For reasons too obvious to list here and now, the most thoroughly satisfying new American plays — those that feature strong characters, compelling subject matter, and vivid dialogue but nothing in the way of cheap thrills — rarely come to light on Broadway anymore, though many still get there eventually.
Instead, look to Off-Broadway, Off-Off-Broadway, and the country’s finest regional theaters as the birthplaces of dramatic works that feed the intellect and the soul rather than relying on major stars and/or sensationalistic content to appeal to the masses.
The latest not-to-be-missed gem is Dan LeFranc’s The Big Meal, which had its world premiere at the American Theatre Company in Chicago and is now in the midst of an extended run Off-Broadway at Playwrights Horizons. It’s an alternately funny and heartbreaking take on the human comedy as viewed through the joys and sorrows that visit a nuclear family over four generations, from the initial date of a young man and woman (who both insist they are not looking for a serious relationship) through the births, lives, and sometimes deaths of their children, grand-children, and great-grandchildren. All of this is played out in short scenes set at various restaurants, hence the title.
The brilliant gimmick (if you will) of the script and the production is that only eight actors portray all of the generations of the family, and they do so in succession. In other words, the prodigiously talented twenty-somethings Phoebe Strole and Cameron Scoggins, who initially appear as the couple that started it all, later play that same couple’s children as young adults, and later still their grandchildren as young adults.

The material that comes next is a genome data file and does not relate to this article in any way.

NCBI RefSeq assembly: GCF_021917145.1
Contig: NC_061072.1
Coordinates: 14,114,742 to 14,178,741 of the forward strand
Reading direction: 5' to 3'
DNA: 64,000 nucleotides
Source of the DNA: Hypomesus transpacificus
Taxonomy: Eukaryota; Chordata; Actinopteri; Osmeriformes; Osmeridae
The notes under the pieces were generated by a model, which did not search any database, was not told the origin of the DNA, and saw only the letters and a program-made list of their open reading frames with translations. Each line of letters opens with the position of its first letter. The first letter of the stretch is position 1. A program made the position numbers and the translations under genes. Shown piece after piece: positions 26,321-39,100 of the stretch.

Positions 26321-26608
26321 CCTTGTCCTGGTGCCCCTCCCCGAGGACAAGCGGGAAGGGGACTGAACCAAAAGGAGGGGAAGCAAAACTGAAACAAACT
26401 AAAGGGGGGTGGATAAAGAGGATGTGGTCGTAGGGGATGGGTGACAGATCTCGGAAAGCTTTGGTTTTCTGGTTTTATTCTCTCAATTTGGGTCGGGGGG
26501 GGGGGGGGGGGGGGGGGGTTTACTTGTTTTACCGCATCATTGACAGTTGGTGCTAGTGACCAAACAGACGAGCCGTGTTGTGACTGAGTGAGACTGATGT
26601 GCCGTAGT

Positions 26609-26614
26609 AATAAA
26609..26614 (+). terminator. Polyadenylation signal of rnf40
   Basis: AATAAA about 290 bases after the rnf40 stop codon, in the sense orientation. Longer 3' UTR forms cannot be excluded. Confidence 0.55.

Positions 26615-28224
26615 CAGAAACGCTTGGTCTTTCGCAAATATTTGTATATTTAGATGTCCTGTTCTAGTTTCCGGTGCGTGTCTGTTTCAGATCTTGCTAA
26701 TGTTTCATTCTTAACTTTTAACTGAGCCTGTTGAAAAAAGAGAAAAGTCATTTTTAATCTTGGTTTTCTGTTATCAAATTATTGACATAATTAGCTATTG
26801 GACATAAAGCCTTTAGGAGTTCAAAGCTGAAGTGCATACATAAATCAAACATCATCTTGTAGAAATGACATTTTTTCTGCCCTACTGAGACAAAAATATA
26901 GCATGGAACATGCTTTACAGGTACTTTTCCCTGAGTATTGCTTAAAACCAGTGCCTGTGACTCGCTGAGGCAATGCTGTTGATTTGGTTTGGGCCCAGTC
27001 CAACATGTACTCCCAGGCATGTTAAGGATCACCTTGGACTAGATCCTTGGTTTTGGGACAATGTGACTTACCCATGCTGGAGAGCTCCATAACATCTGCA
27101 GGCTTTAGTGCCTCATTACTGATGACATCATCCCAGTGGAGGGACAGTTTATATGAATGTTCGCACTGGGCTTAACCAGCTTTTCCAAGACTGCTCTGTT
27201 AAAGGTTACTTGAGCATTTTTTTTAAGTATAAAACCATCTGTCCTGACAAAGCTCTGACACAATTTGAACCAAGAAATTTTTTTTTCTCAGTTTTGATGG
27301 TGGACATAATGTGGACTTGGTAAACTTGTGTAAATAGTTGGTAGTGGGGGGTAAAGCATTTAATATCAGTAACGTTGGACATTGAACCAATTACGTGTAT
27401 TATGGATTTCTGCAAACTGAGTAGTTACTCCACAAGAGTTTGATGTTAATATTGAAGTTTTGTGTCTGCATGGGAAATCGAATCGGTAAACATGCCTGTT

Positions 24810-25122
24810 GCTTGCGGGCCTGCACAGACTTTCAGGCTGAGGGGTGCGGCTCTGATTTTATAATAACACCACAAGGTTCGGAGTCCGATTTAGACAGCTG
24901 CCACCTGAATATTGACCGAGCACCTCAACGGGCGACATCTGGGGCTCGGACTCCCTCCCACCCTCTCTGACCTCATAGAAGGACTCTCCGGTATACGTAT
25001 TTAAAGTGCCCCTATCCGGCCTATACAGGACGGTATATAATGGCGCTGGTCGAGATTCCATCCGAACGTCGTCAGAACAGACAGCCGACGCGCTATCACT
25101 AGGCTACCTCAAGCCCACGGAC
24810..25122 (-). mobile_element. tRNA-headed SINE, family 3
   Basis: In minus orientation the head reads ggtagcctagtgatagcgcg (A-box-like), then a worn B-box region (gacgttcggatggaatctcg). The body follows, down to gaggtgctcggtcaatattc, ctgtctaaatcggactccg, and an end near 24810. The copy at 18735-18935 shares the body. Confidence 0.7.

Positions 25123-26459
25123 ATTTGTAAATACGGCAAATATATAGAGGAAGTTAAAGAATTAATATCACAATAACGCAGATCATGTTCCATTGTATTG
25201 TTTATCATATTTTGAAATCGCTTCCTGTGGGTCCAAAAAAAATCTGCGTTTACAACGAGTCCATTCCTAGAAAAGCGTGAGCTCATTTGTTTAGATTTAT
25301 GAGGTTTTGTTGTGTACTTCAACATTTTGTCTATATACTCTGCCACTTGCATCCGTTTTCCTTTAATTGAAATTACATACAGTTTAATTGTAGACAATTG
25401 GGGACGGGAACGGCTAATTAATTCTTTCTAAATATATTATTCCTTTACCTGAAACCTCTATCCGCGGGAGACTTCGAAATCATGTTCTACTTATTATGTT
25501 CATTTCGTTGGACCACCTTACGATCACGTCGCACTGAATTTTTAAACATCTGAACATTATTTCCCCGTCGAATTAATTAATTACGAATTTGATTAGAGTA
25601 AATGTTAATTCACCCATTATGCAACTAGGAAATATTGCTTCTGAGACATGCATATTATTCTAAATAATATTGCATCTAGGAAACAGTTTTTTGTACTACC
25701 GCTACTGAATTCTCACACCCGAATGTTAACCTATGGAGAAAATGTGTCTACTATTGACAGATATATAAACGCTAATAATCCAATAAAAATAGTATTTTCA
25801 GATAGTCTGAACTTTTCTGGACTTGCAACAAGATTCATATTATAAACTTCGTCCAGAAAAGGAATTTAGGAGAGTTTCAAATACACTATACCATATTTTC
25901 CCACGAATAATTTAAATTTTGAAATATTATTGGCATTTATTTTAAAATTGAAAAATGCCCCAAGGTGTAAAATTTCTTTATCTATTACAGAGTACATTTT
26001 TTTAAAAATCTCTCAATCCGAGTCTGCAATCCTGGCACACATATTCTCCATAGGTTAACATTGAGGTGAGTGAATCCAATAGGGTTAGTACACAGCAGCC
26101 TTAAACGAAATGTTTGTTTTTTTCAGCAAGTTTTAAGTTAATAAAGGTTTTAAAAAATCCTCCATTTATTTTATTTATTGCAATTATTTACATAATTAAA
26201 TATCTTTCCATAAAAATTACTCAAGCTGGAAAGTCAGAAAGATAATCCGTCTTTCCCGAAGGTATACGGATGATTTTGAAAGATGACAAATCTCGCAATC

Similarly, multiple generations are beautifully played by Rachel Resheff and Griffin Burney (as the pre-pubescent kids), Jennifer Mudge and David Wilson Barnes (as the middle-aged adults), and the honored theater veterans Anita Gillette and Tom Bloom (as the grandmas and grandpas). There is one other character: a server (Molly Ward), whose function here can’t be described without spoiling one of the most quietly stunning coups de theatre I’ve ever experienced. (It’s repeated several times during the course of the proceedings, so you can really savor it.)
The acting from all concerned is so wonderfully natural, and Sam Gold’s direction so sensitive and skillful, that an already extraordinary play achieves the stature of true greatness. Somehow, The Big Meal has an epic feel to it even though the cast is relatively small, the running time is only about 90 minutes (with no intermission), and the events depicted are no more or less significant than the low-level triumphs and tribulations that befall an average American family over the course of half a century or so.
If there’s any justice left in the theater, The Big Meal will become beloved through productions in myriad venues throughout this country and the world. But in any event, I urge you to catch it at Playwrights Horizons if at all possible. For that advice, let me say in advance, “You are entirely welcome.”